I’ve mentioned Deep POV in previous posts, and been asked what is this? I’ve also had comments from those who write Deep themselves and love it. So let’s jump right in and chat, for writing in Deep certainly takes an author’s work and makes it touch the heart of their reader.
As writers we’re all aware of the five senses of sight, sound, smell, taste, and touch. Yet when going Deep, the author must describe all scenes only from what the main character can perceive with their own senses.
There is no remoteness, and even the character’s internal thoughts and feelings form part of the writing. In 3rd Person POV we see internal thoughts in italics, but in Deep, that isn’t necessary, for the character’s thoughts become one with the story.
So let’s cover some basics. In writing Deep, certain distancing words are removed. Examples of these are words like watched, noticed, heard, felt, saw, wondered, decided, knew, thought, etc. You’ll need to do a search and find these, ensuring you rewrite the sentences to take them out. I’ll give you an example, the first being in 3rd Person, the second rewritten and going Deep from the heroine’s POV. Remember to utilize internal thought in the correct way, as rewritten in the second line.
She watched him lift the gun, and felt chills run down her spine. He won’t pull it, she thought.
He lifted the gun, stroking his finger over the catch. Chills raced down her spine. He wouldn’t pull it.
Now let’s cover emotion, for in Deep we take out words like anger, sad, fear, happy, shock, bothered, etc, and there are a ton of these. Instead we use body language to convey emotion–and this is truly important. I’ll give you an example of rewriting your sentence to take out words of emotion from the heroine’s POV. Again utilize internal thought in the correct way, allowing it to become one with the story.
Anger lanced through her and she raised her chin. She was not happy to have her choices taken away.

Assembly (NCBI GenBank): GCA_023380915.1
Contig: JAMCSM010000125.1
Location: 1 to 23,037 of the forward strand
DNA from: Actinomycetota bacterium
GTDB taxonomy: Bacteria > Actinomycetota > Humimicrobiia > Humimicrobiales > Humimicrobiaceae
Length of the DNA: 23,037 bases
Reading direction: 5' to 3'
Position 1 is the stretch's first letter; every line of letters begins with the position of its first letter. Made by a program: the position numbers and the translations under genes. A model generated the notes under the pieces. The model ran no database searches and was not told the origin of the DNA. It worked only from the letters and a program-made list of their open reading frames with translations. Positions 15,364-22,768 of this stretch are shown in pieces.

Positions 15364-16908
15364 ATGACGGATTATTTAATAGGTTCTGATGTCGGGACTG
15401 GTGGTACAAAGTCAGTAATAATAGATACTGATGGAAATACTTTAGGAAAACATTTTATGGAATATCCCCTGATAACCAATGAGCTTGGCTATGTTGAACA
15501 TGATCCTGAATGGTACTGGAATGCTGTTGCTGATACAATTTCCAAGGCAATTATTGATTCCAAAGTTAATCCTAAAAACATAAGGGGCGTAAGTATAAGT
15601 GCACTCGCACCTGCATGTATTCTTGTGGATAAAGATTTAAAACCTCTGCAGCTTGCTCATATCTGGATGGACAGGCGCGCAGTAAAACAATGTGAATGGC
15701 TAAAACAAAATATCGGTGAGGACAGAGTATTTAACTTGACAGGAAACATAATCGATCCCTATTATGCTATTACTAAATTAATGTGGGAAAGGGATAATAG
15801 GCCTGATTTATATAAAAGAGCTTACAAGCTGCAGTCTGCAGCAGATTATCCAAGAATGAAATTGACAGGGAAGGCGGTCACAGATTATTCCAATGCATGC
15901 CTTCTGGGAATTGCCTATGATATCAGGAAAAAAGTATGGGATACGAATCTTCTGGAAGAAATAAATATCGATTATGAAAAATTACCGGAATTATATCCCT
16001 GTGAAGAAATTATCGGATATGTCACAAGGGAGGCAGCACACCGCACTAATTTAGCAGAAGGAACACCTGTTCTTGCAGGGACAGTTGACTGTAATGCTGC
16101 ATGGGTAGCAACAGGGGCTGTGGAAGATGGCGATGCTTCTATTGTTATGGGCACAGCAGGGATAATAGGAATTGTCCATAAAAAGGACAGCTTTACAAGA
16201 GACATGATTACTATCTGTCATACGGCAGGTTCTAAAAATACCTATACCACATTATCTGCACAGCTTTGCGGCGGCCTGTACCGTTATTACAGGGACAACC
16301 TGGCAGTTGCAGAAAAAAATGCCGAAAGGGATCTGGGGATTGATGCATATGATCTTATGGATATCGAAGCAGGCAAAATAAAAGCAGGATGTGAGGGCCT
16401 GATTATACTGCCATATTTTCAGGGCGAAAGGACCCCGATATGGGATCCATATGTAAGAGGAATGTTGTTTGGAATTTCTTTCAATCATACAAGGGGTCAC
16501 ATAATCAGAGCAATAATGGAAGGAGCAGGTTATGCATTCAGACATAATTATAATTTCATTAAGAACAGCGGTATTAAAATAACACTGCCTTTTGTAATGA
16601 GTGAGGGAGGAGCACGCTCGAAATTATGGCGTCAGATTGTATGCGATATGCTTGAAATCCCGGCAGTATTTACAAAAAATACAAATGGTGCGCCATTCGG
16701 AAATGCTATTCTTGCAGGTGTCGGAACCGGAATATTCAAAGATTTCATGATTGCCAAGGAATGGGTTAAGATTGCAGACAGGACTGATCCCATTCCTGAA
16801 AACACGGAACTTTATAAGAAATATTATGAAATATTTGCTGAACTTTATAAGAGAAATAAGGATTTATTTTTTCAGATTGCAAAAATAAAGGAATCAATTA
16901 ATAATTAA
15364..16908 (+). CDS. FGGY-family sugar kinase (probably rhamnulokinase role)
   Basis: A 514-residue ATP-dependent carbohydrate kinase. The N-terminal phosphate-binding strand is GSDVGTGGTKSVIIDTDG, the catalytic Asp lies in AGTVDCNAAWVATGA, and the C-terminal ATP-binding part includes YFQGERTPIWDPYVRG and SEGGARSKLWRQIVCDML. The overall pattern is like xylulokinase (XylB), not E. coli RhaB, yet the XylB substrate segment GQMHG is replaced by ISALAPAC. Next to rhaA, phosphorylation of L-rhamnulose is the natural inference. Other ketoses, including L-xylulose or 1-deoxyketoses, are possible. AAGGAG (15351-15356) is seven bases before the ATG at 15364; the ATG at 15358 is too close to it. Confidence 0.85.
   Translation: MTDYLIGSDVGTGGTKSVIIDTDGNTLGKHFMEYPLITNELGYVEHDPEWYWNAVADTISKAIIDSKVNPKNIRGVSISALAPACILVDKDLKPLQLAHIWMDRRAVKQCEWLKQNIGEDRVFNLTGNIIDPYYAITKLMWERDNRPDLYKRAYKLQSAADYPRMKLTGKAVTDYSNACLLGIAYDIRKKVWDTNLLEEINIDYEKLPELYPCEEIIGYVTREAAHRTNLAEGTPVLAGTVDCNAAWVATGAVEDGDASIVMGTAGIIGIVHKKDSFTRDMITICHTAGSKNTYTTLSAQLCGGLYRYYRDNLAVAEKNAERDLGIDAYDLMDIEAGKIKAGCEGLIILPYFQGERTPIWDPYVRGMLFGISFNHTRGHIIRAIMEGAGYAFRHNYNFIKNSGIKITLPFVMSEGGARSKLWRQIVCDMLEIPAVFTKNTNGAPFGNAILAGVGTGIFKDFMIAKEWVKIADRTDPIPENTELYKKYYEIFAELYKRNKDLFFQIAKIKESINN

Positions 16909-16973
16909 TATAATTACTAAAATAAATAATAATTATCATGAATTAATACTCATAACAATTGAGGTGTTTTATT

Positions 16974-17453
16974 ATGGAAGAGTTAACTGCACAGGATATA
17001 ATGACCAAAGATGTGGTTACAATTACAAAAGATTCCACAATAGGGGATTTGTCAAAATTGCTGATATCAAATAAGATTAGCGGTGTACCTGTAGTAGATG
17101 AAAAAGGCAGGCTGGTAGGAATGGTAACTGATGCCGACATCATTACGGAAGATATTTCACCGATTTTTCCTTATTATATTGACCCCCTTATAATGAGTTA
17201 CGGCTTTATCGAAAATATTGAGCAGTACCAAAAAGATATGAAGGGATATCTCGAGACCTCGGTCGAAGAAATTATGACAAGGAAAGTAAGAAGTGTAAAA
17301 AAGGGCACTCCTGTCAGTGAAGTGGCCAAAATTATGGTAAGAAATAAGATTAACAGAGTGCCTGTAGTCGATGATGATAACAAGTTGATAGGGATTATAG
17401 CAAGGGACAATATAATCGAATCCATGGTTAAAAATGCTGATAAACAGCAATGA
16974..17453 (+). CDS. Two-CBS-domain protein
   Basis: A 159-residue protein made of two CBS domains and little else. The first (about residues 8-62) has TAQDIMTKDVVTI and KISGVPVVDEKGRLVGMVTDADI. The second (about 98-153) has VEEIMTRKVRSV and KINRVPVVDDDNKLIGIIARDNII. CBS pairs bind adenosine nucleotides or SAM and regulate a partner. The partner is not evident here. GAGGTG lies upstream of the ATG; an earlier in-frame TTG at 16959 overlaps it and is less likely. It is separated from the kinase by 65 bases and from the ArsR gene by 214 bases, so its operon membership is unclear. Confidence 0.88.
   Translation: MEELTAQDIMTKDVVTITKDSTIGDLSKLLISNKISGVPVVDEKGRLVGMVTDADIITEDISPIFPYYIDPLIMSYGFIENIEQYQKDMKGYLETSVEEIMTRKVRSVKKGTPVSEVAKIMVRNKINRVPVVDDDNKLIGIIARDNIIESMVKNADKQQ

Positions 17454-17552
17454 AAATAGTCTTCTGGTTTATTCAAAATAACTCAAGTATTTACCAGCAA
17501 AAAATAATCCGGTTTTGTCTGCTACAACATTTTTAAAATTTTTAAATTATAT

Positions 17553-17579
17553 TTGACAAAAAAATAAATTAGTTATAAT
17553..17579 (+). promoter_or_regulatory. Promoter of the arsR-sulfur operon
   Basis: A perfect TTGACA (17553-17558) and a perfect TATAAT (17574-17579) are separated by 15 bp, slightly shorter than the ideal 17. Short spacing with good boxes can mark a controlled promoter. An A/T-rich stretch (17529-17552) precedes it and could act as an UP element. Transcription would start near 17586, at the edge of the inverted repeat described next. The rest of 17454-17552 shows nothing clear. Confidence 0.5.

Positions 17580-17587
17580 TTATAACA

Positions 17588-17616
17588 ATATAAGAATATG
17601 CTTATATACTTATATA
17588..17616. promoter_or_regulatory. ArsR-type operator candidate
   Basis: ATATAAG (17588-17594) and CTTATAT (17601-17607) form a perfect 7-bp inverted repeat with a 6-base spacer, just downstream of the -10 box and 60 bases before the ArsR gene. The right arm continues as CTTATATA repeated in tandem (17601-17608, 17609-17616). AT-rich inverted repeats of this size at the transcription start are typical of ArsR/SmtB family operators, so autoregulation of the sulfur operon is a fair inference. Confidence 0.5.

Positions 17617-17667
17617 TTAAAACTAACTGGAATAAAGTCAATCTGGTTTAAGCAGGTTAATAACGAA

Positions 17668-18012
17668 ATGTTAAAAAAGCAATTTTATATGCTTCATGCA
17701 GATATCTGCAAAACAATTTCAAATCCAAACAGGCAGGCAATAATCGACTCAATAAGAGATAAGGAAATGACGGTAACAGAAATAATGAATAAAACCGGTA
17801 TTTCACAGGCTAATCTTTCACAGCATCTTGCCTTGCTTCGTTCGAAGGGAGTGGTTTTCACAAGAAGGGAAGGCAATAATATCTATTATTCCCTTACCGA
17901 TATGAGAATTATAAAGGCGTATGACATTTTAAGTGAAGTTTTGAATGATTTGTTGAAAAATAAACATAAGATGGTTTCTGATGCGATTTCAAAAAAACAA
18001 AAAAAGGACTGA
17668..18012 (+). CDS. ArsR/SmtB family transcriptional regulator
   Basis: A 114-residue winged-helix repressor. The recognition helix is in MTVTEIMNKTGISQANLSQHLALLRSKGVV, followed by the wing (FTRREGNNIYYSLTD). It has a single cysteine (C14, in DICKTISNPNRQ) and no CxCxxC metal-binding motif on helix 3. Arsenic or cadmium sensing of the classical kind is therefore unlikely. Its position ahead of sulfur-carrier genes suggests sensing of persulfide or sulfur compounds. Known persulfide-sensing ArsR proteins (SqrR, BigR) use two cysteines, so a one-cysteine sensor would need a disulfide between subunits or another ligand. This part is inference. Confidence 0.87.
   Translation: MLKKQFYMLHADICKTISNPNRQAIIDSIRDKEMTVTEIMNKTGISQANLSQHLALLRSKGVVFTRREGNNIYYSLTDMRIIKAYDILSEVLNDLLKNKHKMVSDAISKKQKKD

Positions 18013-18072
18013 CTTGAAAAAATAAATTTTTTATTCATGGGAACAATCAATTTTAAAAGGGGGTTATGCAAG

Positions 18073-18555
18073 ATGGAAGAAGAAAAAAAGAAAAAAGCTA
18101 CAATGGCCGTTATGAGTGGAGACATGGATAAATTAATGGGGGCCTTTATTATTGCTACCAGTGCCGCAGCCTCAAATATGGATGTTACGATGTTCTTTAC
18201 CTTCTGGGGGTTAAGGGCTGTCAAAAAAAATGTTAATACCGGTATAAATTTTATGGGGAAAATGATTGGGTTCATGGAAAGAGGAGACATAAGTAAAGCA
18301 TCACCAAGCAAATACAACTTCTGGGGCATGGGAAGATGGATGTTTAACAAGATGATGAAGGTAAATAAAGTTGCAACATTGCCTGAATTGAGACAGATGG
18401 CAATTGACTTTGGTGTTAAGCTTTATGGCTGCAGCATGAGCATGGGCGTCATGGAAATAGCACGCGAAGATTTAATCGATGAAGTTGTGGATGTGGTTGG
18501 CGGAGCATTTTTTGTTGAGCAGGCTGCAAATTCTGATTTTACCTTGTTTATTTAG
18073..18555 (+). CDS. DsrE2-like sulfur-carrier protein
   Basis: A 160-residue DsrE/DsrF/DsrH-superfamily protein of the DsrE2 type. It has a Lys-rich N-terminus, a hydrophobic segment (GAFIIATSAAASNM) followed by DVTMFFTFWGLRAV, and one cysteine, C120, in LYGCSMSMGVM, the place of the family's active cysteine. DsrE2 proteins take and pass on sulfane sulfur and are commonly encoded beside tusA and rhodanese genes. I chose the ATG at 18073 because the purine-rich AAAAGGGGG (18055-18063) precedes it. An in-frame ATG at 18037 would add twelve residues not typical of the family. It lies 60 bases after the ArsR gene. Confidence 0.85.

Her chest tightened. He would not take her choices away. She raised her chin and stared him down.
Also, don’t forget that characters rarely refer to themselves by name. When you go Deep, ask yourself would the character use her name, over and over? If not use her/she, particularly if the dialogue is strong and the reader can see who speaks.
Sometimes all it takes is a small tweak to a paragraph to deepen the scene, and others a little more work. But before long you’ll find writing Deep comes naturally. In fact you may even find, you’re partially going deep with your 3rd Person and haven’t recognized it. If this is the case, publishers will want to see you write either one way or the other, and not have a mix of the two within your book. Make sure you fix this, for it can hold back on a sale.
I hope I’ve enlightened with these tips on going Deep. Although do a search for more and learn as much as you can–for I’ve read about many authors who’ve found that going Deep has helped them to achieve publication. And that’s what all writers are after.
If you’ve enjoyed this week’s post, then tune in next week for some more tidbits. Simply check out the right-hand side panel, and enter your email address to “follow the blog.” If you want, also click “like” on my FB author page to the right. I’d love you to join me.